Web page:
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The Forever Street

3.57  ·  Rating details ·  46 ratings  ·  4 reviews
Berek, a young penniless Jew of eighteen is struggling to make a home of Turk Place, a desolate street that, in 1873 Vienna, was little more than a Gypsy encampment. But Berek believes fiercely in his own power to forge miracles. Taking the caretaker's daughter as his bride, Berek is confident he can thrive on faith. When a mysterious piece of stone comes into his possessi ...more
Paperback, 544 pages
Published June 2nd 2005 by Simon & Schuster (first published April 25th 1984)
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3.57  · 
Rating details
 ·  46 ratings  ·  4 reviews

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Mar 12, 2011 rated it it was amazing
I have a copy of this book authographed by the author. I got it on the occasion when he visited Vienna and read some pages from this book. I think still, after many years now and many books about the subject, it is one of the best books I read about the social changes that happened in Vienna during the 19th and 20th century, the upcoming nazisism in Central Europe and all the tragic consequences.
May 11, 2015 rated it did not like it
I have really enjoyed Frederic Morton's books over the years, but I could not bring myself to put more time into this book and gave up after 343 pages. It just dragged on and the characters were all strange in so many ways. It was really more like South American magical realism than something European. I'll stick with Morton's non-fiction.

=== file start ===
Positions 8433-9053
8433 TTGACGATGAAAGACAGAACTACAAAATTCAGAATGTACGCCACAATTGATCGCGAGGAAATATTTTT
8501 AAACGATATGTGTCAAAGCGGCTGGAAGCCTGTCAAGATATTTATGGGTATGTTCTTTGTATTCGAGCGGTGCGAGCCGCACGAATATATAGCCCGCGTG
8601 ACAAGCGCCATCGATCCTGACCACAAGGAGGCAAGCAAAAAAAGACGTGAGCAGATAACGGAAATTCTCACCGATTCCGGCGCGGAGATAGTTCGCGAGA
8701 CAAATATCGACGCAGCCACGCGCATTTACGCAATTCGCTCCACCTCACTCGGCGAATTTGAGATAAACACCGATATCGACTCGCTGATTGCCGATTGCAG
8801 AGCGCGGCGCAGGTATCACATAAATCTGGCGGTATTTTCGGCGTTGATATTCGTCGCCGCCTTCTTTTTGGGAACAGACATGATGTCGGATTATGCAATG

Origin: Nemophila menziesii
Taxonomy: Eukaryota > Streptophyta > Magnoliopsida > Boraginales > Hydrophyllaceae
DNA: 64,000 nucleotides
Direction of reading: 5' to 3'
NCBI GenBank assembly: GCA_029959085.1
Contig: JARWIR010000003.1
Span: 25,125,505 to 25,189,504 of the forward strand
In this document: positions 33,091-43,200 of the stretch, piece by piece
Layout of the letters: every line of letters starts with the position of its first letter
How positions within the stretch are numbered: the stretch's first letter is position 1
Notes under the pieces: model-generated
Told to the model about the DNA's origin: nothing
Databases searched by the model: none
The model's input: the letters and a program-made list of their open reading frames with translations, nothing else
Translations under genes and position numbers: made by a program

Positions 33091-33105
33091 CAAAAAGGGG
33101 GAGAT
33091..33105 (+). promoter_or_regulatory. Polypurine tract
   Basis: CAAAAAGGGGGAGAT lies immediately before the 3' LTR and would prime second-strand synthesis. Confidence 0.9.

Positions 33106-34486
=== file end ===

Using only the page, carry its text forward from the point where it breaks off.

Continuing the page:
Asha Zarr
Aug 22, 2013 rated it really liked it
Shocking, poignant, Beautiful.
Aug 20, 2017 rated it liked it
Shelves: writing
Very interesting and nice connections in time forged between the origins of the stone, and 'Black' Mustafa (I guess he would seem 'dark' to the residents of Vienna, even 400 years after the seige, with very nice descriptions of the minarets...), the Prime Minister, and the current life of the city, again seeming to be under seige from dark forces.

Definitely bears another reading next year.
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Frederic Morton (born Fritz Mandelbaum) was a Jewish Austrian writer who emigrated to the United States in 1940. Born Fritz Mandelbaum in Vienna, Morton was raised as the son of a blacksmith who had specialised in forging imperial medals. In the wake of the Anschluss of 1938 his father was arrested but later released again. In 1939 the family fled to Britain, and the following year they migrated t ...more